Last Updated: 2015-09-24 09:47:45 UTC
by Xavier Mertens (Version: 1)
While speaking with a customer, he complained about the huge number of privileged users having domain admin rights in his network. It seems to be a recurrent problem for him: The security team reviews all the users at a time t and it reduces the number of privileged accounts to the strict minimum. But quickly, the number of administrators is growing again and, at time t+x, they have to restart the cleaning process. Amongst the SANS 20 Critical Security Controls, the point #12 focuses on controlling administrative privileges. The following controls are already in place by the customer:
- Auditing privileged accounts usage
- Auditing privileged accounts changes (creation, removal)
- Strong password policy
Unfortunately, the control #7 (CSC 12-7) remains a pain: the utilization of privileged accounts for non-administration tasks like reading e-mails or surfing the web. As most of the controls remains technical, a suggestion was to add a extra layer of awareness for administrators to remind them that using privileged accounts can be dangerous. Instead of simply displaying a warning message, the idea was to force the administrator to describe (log) in a few words why he started an administrator session. The information is logged and can be used later to generate activity reports from their SIEM like this example:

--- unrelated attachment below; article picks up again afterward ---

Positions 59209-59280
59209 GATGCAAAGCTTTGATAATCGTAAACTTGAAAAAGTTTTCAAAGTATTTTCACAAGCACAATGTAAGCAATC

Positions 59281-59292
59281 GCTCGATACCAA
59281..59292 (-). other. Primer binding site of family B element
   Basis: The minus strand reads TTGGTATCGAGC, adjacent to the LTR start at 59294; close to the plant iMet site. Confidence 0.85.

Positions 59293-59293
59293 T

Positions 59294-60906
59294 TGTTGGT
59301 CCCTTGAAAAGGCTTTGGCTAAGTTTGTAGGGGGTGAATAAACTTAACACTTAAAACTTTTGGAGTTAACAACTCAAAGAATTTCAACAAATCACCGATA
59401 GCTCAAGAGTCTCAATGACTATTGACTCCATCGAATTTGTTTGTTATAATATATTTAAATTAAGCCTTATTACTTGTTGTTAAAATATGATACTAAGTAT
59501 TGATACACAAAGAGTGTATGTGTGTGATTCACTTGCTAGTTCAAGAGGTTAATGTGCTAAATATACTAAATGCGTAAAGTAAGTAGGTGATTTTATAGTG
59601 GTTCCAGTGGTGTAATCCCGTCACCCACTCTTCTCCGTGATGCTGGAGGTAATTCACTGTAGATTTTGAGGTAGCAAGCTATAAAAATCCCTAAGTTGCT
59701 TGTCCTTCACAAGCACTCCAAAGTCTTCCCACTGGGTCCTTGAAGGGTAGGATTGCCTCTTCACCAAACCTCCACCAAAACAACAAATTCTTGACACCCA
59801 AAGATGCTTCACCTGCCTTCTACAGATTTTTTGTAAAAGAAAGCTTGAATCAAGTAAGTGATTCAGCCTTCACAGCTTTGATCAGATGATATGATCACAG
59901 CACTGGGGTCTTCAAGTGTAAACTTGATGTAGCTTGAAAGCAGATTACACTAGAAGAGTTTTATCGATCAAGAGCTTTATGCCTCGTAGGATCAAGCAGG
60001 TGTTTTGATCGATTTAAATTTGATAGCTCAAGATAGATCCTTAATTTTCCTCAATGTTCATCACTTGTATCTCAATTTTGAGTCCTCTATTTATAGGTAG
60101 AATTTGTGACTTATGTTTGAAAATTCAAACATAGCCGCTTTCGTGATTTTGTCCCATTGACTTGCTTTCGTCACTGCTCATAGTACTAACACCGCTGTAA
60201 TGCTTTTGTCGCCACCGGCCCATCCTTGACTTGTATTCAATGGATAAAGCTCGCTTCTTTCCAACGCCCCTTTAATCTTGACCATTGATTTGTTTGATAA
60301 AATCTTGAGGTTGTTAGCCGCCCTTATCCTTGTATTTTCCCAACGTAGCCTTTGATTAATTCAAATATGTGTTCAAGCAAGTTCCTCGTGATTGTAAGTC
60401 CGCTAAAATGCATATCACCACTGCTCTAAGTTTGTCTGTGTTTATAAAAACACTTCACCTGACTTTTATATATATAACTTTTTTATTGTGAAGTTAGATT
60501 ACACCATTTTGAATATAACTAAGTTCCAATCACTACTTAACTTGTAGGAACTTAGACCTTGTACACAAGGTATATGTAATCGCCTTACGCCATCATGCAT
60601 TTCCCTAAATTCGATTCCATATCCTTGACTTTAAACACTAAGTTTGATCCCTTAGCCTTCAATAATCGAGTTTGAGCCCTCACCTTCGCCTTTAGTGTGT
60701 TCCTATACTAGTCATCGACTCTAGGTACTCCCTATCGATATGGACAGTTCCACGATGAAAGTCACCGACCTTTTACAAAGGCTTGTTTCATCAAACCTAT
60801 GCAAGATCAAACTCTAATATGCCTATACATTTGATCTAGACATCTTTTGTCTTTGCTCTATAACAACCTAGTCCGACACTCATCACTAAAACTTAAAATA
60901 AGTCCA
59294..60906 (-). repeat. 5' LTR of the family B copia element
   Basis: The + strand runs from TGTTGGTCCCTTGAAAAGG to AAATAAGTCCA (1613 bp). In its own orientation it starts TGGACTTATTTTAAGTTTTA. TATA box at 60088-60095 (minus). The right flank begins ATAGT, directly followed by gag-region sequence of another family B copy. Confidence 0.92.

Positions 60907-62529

|Timestamp||Host||User||Reasons of the session|
|2015-09-12 17:23:00||ServerA||a-user1||Installed patch MS-15-xxx|
|2015-09-14 09:43:12||DC1||administrator||Installed agent from xxxx|
|2015-09-15 12:16:34||SQL-2||a-user2||Emergency reboot|
Not valid, funny or empty reasons can we investigated case by case improving the control of privileged users.
There are commercial solutions which implement this like Cyber-Ark or Digital Guardian. I wrote a PowerShell script which can be deployed as a logon script. Details are available on my blog.
Last Updated: 2015-09-20 20:06:58 UTC
by Basil Alawi S.Taher (Version: 1)
Testssl project has announced the release of testssl 2.6. testssl.sh is a free command line tool which checks a server's service on any port for the support of TLS/SSL ciphers, protocols as well as recent cryptographic flaws.
Here is some examples of how to use testssl.sh:
First you have to download the script from:
Running the script without any option will run all the tests:
If you like to check for a specific vulnerability such as heartbleed you can run the following option
To check the supported ciphers suites you can use the –f option:
./testssl.sh –f Microsoft.com
Another neat option is –H which will give you some information about the http header and it will mark the security features
./testssl.sh –H isc.sans.edu